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Skatepark rolls up to final design
[EDITOR'S NOTE: Robin Strachan of the RSA has just informed us that, in deference to the RSS meeting on Tuesday night, the skatepark design review meeting will be postponed. A new date and time has not yet been set. Strachan wrote, "We feel it is more important folks are able to attend [the RSS] meeting. We will provide an update on rescheduling when we can sort the logistics out. My apologies for the inconvenience."]
We wrenched this tightly guarded image of the skatepark design out of the Rossland Skatepark Association’s (RSA) Robin Strachan. The RSA are otherwise "holding the design close" as the board takes a closer look and makes final suggestions before a public unveiling on June 26, 7 p.m. at the Miners' Hall.
While Strachan advises that more changes will likely be made to the plan between now and then, designers from Spectrum Skateparks have submitted their "first concepts."
Only seven weeks ago, Spectrum president Jim Barnum stood with Strachan on the southeast corner of the Emcon Lot as the two discussed the long public consultation process that has led the RSA to this point.
Six weeks ago, Strachan watched as Powder Pig’s Owen Williams donated time to dig test pits at the site while engineer Norm Deverney took notes for a geotechnical assessment.
Now the RSA board will huddle up to compare Spectrum's initial design proposal with the survey results from the public consultation.
"We’re looking for alignment," Strachan said. "We heard it loud and clear from the community that they want a good, flowy park that will work will for mixed uses. Not just skateboards, but also for mountain bikes, BMX's, scooters, and whatever else.”
Referring to other skateparks in the region, Strachan said the RSA is striving to "build something unique."
"The design also has to fit in with the landscape and the area," Strachan added, thanking Hinterland Surveying & Geomatics Inc. for donating their time to survey the site and produce a "good topographic map of the area" on which the designers will overlay the skatepark plan. These images will be presented to the public at the June 26 meeting.
Laughing, Strachan said, "I've been pulling my hair out trying to pull this [meeting] together."
He is juggling different ways to present the information, receive feedback, and—most critically—integrate that feedback into the final design. The RSA has to balance survey results, practical considerations, board input, and other public input.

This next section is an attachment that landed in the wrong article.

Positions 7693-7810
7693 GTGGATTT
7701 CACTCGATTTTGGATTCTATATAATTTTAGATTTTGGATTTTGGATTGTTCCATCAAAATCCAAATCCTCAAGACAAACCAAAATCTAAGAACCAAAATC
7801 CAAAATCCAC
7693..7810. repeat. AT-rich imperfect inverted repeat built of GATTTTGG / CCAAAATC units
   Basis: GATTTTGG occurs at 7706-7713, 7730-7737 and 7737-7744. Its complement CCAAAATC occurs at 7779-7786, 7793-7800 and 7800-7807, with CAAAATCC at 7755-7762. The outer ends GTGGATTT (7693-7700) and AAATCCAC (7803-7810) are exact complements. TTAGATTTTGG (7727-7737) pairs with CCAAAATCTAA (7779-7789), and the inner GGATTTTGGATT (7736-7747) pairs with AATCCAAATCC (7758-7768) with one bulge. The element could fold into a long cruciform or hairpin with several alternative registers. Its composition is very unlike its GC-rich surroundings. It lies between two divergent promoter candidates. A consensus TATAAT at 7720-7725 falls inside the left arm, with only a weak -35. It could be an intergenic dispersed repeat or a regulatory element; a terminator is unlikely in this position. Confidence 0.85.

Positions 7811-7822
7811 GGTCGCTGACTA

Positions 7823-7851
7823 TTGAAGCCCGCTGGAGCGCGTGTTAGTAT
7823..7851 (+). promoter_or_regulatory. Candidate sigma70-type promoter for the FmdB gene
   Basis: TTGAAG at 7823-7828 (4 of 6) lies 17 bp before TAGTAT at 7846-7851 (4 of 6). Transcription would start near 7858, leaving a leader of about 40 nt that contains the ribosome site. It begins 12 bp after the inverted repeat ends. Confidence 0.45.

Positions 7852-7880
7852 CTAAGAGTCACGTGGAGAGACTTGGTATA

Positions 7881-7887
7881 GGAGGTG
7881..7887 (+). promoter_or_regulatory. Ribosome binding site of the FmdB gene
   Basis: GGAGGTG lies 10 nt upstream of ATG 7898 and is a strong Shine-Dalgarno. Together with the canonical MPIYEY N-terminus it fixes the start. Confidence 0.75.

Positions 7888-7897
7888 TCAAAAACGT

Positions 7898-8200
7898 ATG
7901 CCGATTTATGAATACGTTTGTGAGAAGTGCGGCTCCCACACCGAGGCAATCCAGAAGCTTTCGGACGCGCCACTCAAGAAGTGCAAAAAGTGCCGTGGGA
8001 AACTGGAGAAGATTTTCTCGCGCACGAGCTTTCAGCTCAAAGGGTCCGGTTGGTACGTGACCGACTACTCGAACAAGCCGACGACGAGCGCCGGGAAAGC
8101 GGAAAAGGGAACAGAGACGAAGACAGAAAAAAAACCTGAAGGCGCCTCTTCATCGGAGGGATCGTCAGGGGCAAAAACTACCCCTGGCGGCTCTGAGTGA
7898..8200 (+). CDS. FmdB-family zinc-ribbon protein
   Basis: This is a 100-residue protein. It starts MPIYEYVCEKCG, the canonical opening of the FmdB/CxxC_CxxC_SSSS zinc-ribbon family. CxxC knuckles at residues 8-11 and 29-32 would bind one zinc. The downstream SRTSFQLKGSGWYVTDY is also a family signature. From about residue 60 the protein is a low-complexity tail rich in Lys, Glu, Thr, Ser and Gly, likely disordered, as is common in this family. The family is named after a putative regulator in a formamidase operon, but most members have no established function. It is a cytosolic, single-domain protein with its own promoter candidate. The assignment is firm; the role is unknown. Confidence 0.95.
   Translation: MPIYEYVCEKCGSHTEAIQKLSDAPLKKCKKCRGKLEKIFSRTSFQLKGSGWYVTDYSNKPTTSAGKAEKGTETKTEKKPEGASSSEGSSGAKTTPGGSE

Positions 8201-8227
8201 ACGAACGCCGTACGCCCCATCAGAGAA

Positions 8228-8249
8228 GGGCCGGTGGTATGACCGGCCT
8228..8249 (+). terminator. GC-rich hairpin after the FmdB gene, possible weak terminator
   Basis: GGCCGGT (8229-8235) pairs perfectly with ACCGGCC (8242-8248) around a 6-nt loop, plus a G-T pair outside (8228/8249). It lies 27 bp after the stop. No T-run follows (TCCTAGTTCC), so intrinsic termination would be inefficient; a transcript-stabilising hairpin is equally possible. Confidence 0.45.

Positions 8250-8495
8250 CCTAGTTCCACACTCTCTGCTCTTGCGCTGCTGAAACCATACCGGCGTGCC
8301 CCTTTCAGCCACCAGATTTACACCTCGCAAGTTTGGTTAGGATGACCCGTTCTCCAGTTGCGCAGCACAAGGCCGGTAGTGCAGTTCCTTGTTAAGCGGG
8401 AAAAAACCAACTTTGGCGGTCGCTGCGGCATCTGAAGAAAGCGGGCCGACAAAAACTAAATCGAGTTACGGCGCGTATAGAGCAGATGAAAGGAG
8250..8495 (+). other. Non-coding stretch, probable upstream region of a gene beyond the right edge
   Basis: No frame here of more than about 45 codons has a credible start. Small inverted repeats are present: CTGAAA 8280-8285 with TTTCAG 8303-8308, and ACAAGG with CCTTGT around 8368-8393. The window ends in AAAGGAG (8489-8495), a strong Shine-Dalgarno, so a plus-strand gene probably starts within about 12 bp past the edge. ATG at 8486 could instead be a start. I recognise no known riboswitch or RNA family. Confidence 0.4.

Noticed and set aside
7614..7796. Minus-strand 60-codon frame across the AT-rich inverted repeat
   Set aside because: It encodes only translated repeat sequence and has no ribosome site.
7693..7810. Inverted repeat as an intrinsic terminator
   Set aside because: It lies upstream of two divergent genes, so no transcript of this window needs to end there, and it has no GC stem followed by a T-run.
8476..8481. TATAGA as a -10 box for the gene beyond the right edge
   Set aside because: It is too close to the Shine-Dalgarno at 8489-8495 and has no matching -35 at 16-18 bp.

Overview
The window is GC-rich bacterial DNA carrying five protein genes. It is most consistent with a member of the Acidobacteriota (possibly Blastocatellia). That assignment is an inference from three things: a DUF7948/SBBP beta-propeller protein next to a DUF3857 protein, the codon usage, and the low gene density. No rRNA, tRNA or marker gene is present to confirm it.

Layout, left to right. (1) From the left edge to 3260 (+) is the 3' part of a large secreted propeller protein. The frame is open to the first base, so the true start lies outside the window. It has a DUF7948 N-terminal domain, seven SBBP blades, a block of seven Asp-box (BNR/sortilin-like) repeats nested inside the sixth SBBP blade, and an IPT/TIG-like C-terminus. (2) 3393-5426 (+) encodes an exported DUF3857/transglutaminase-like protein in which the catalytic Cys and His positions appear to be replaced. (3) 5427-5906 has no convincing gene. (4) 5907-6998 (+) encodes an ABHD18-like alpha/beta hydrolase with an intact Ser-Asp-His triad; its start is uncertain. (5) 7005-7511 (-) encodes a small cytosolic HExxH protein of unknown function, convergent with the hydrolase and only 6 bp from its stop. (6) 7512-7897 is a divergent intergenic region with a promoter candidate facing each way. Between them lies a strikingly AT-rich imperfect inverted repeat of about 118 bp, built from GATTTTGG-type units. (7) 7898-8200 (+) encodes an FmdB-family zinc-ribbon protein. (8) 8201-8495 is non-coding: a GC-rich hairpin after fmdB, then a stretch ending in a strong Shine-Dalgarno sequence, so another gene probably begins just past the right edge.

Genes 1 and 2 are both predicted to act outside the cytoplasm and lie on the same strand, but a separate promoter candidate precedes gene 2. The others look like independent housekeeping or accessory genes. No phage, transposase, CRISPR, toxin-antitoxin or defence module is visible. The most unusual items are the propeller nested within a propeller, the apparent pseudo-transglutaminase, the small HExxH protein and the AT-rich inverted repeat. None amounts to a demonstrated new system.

"Who makes the final call?" Strachan asked. "Are we going to do a show of hands? Maybe there will be 10 people wanting this and 20 people wanting something different. It's a question we haven't quite wrapped our heads around yet."
The RSA board will meet shortly to make the final decisions on the design to present to the public and choose the format the meeting will take.
Ultimately, Strachan clarified the intent of the public meeting is for the community to suggest "tweaks" and "minor changes" to the final design.
"We'll present the general shape: a street section here, a bowl section here, combined in this fashion. What we want is input on the details: maybe a flat bar here, move the table top there. We'll move those elements within the envelope we've already put together."
Strachan also encouraged participation from "anyone who's got constructive criticism or concerns, we hope they're out there to provide their input into the design as well."
After the design is finalized, Spectrum will assemble construction cost estimates: "How much concrete, fill, rebar, all those kinds of things in a fancy spreadsheet," Strachan explained.
"Then we'll be hitting local communities and businesses hard to fill those needs," he said.
Strachan said the RSA are grateful for generous support they've already received. The design development phase was supported by $10,000 from Teck Metals, $5000 from the Rotary Club, and $2500 from Telus.
At the meeting on June 26, expect the RSA directors to speak briefly about the "sponsorship package" in which they will "detail how we're going to recognize folks who can contribute to the cause, from the family level right up to corporate level and major donations."
Strachan said, "We're going to call on the community and local business to support our cause—that's what will really pull it together for us."
The "Rossland Skatepark Design Presentation and Review" will be held on Tuesday, June 26, at 7 p.m. at the Miners' Hall.